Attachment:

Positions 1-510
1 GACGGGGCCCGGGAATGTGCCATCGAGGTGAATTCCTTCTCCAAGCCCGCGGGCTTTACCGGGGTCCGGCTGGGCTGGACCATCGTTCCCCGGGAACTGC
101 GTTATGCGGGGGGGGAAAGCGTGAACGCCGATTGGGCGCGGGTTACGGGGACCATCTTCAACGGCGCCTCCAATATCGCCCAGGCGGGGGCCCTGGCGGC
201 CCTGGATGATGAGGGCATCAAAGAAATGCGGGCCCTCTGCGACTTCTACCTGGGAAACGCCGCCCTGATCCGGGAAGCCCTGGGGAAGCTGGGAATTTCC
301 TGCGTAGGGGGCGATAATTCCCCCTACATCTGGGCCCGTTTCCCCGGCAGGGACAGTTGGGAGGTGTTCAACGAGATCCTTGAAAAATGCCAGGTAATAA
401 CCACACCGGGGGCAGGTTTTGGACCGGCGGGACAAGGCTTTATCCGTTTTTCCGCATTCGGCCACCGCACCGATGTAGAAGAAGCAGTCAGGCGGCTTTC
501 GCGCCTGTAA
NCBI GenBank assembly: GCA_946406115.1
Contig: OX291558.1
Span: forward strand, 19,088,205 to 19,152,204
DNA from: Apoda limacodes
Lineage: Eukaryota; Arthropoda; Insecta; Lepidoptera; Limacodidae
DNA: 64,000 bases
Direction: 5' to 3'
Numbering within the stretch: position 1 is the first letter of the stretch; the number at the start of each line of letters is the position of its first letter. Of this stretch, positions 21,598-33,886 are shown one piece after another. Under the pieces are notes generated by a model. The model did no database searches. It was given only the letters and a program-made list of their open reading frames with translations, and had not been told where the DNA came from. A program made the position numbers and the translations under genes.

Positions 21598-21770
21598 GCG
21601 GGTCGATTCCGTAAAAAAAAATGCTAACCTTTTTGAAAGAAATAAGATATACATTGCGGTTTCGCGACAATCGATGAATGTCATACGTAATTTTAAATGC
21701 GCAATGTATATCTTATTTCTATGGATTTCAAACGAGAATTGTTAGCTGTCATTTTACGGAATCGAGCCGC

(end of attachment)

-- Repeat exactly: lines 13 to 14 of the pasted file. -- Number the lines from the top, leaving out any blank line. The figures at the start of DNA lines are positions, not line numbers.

DNA: 64,000 bases
Direction: 5' to 3'